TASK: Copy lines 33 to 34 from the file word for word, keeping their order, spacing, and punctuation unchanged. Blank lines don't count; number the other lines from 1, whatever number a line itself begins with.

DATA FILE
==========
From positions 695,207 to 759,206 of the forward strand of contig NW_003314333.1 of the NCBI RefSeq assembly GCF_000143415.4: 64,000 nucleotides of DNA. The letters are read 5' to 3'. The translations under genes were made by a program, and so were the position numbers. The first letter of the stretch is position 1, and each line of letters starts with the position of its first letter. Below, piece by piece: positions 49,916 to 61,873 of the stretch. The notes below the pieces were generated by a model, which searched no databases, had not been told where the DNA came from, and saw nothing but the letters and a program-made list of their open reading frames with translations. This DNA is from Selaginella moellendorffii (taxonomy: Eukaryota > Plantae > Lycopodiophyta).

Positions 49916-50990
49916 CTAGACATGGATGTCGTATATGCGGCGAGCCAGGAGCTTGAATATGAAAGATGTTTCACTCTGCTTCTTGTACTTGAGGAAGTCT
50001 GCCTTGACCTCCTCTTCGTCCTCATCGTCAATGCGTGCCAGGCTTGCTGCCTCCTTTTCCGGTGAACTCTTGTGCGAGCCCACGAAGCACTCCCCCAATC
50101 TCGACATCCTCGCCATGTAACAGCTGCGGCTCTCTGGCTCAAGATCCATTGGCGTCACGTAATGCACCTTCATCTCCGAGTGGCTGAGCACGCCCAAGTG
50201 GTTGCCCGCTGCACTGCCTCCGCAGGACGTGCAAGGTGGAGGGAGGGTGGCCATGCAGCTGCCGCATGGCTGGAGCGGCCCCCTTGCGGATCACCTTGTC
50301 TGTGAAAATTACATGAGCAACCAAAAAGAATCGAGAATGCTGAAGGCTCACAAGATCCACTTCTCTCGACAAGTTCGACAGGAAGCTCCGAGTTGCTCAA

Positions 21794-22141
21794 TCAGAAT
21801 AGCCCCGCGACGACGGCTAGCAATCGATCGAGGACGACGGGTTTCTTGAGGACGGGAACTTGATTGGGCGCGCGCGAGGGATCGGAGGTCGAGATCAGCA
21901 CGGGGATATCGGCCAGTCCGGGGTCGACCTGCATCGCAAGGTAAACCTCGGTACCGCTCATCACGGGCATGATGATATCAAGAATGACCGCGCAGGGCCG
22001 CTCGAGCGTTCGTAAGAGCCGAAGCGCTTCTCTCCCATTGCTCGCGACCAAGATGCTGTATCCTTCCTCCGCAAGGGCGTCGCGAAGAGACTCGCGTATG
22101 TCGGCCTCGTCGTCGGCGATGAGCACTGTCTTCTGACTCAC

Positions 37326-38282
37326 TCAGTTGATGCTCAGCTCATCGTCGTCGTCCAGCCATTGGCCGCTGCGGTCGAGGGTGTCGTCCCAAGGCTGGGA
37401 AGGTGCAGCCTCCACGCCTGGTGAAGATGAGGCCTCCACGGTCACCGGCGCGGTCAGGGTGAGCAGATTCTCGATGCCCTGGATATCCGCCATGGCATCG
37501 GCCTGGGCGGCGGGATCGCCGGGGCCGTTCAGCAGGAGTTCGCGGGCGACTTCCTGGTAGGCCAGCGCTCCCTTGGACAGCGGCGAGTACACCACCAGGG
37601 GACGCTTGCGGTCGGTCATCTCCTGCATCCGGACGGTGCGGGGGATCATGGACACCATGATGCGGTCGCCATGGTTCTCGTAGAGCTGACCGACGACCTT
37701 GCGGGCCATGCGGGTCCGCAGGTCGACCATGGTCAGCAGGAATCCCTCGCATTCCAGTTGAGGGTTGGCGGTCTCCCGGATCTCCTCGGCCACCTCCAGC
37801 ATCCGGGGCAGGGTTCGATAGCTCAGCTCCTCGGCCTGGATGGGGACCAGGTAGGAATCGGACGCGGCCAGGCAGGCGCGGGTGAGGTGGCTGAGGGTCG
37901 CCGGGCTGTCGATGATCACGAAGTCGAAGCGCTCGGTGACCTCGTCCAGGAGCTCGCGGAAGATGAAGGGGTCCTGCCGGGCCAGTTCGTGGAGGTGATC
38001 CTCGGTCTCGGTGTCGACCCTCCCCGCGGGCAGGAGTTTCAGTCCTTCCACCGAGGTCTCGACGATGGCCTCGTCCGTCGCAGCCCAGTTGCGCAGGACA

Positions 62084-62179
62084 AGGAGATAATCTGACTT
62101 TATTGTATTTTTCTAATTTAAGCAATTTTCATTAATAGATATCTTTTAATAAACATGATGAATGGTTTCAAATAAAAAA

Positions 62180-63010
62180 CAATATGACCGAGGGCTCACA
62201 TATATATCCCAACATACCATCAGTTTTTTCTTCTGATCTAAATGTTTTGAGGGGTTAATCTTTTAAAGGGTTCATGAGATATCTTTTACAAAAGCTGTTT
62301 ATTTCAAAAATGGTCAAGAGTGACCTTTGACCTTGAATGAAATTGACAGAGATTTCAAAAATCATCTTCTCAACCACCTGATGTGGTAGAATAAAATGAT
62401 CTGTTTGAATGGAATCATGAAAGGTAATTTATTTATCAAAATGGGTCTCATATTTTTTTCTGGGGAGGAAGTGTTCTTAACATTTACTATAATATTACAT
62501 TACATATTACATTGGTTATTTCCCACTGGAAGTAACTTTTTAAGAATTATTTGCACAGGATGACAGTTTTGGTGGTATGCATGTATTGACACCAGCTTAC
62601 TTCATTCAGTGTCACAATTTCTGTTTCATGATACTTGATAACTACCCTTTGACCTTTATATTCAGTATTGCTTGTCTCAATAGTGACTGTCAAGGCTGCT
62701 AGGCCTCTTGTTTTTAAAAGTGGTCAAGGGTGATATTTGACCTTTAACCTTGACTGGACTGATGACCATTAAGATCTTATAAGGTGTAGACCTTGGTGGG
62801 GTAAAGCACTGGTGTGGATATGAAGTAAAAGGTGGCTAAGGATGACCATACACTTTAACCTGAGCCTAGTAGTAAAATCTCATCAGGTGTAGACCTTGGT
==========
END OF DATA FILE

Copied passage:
62701 AGGCCTCTTGTTTTTAAAAGTGGTCAAGGGTGATATTTGACCTTTAACCTTGACTGGACTGATGACCATTAAGATCTTATAAGGTGTAGACCTTGGTGGG
62801 GTAAAGCACTGGTGTGGATATGAAGTAAAAGGTGGCTAAGGATGACCATACACTTTAACCTGAGCCTAGTAGTAAAATCTCATCAGGTGTAGACCTTGGT